Consider your expectations when you spend money on a product. Most of us expect that, if we purchased a mechanical item, the product will work for its lifecycle needing only maintenance and minor repairs. When it comes to food items or medical supplies, the expectation is that they will be safe for ingestion and will not cause sickness – or worse. Consumer confidence took a hit this week with the number of safety recalls that were reported in the news.
Recalls occur when a safety agency discovers hazards associated with a product and takes steps to remove the item from circulation in the marketplace. Last year, 22 million vehicles were recalled. Toyota, Chrysler, and Honda held the top three spots for the highest number of recalls. And, of course, there is General Motors’ ignition switch recall. Recalls aren’t just affecting the automobile industry. Reports from various news agencies this week cemented that fact for us. Here are just a few of the recalls featured this week.
- Chevrolet Camaro – The Detroit Free Press reports that more than 500,000 current-year Camaros are being recalled. During testing it was found the, depending upon how close to the steering column a driver is sitting, their knee may bump the key fob and cause a loss of power. Chevrolet knows of three crashes that may have been attributed to this and says this recall is unrelated to the 2.6 million ignition switch recalls for the 2003 – 2008 model years of smaller Chevrolet vehicles.
- Beef – A Missouri slaughterhouse has recalled greater than 4,000 pounds of quartered carcasses and bone-in rib-eye because of the risk of mad cow disease. Inspectors found that the cattle were not properly treated and may present exposure to the virus. The beef was shipped to a Whole Foods distribution center as well as restaurants in New York and Kansas City.
- Bagged Ice – Wegman’s grocery stores, located primarily in the northeast, are recalling 7 pound and 18 pound bags of ice. The ice is thought to include metal pieces from the ice machine which could pose a choking hazard. The grocery chain estimates that approximately 6,000 bags of ice were potentially affected.
- Dialysis Fluid – NxStage Medical, Inc. is a provider of medical supplies including concentrated dialysis fluid used by at-home dialysis patients to clean toxins from their blood. Increased aluminum levels pose a serious health risk to kidney patients because their kidneys cannot filter out the mineral. DaVita Dialysis Partners and Fresenius Medical, leaders in dialysis provision and monitoring, alerted NxStage to the potential problem when patients under their care showed elevated levels of aluminum in their blood-work. The company reported 140,000 to 150,000 units of fluid have possibly been tainted with aluminum between 2013 and 2014.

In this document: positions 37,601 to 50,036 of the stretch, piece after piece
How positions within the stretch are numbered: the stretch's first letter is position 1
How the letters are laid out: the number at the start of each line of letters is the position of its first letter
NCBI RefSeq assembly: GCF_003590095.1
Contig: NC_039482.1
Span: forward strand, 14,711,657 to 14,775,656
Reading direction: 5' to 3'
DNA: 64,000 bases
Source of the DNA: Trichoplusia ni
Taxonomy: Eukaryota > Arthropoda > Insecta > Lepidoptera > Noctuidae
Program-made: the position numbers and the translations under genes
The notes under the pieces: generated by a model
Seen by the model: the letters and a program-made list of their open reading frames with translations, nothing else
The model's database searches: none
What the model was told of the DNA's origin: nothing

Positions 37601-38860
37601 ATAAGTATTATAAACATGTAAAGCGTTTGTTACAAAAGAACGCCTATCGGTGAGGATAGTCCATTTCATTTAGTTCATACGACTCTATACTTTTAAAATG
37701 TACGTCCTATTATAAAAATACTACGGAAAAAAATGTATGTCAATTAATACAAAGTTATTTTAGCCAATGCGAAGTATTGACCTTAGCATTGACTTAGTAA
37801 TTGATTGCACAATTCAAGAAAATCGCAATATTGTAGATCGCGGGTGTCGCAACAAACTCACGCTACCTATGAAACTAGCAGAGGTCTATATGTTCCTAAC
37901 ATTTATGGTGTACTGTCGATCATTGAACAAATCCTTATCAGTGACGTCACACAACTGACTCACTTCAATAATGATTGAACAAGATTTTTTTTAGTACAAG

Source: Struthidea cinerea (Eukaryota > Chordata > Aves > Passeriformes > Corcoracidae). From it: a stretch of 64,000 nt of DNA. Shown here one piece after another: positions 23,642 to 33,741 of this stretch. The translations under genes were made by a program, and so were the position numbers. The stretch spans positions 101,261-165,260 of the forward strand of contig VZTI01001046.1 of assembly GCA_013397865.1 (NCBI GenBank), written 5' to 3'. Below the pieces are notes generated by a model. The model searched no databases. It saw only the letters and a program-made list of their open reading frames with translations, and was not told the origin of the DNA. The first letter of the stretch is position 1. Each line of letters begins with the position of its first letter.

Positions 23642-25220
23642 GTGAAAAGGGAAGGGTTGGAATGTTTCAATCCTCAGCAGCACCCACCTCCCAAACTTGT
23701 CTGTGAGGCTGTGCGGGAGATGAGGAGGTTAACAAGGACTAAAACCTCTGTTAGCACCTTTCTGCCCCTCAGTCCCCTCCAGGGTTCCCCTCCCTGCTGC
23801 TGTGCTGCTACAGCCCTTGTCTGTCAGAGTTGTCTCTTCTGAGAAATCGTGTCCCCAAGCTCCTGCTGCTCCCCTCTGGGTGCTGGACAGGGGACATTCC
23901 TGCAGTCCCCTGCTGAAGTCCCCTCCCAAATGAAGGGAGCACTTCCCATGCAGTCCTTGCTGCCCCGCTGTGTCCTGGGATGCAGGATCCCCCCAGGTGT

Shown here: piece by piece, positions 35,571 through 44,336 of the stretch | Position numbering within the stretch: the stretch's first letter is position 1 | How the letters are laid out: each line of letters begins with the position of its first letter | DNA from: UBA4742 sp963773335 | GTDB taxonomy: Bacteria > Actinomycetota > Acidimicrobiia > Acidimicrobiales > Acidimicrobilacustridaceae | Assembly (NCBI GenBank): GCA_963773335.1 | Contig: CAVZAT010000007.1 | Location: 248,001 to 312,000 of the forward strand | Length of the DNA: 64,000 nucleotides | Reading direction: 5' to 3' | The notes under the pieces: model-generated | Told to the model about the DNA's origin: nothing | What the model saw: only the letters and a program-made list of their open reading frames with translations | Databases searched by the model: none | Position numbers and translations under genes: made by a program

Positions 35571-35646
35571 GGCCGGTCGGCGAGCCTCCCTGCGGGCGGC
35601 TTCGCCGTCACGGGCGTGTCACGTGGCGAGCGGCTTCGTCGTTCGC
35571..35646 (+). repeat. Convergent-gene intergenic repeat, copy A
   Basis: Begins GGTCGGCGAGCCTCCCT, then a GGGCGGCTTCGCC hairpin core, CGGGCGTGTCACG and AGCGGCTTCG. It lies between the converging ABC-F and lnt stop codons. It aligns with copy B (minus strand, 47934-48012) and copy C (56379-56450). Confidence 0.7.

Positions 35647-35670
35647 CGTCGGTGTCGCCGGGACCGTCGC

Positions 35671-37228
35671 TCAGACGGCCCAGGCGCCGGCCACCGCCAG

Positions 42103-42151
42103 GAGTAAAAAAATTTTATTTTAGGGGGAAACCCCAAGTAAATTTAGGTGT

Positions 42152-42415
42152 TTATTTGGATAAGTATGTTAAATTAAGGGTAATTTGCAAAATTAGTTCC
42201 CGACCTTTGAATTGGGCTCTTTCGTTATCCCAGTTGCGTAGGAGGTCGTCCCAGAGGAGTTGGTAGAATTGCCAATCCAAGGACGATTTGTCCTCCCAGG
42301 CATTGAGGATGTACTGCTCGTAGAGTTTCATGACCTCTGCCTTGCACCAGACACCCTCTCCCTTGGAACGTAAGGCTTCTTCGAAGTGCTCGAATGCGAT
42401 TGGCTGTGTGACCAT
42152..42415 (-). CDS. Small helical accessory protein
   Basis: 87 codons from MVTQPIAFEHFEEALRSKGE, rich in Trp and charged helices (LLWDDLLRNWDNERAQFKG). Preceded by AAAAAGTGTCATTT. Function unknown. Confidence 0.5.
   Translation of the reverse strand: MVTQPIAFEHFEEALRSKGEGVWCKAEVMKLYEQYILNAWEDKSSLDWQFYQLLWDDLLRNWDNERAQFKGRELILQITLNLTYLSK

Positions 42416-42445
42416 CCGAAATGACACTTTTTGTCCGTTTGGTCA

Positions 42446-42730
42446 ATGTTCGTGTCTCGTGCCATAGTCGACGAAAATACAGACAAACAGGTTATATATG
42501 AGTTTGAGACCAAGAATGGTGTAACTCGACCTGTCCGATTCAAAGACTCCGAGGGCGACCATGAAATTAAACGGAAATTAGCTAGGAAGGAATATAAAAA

- Ottoman – Big Lots stores received 19 complaints of fall hazards associated with the Wilson and Fisher brand ottomans sold nationally through the retail chain. There were approximately 14,000 units sold and the retailer is providing a $50 refund for each unit returned to a local store.
When there are so many recalls, the notices can become mere background noise for consumers. And what happens to background noise? We tune it out. We will ignore the recall notices which can prove to be dangerous. It is important that we, as consumers, filter through the noise and pay attention to the recalls that pertain to us.
If you own a vehicle or another product included in a recall, follow the instructions from the manufacturer to remedy the problem. By doing this, you can avoid accidents, injuries, or worse. If you or a loved one has been harmed by a product, call Steinger, Greene, & Feiner for a review of your situation and to see how we can help you.
Photo Credit: http://www.freep.com/article/20140613/BUSINESS0101/306130103/general-motors-recall-chevrolet-camaro-key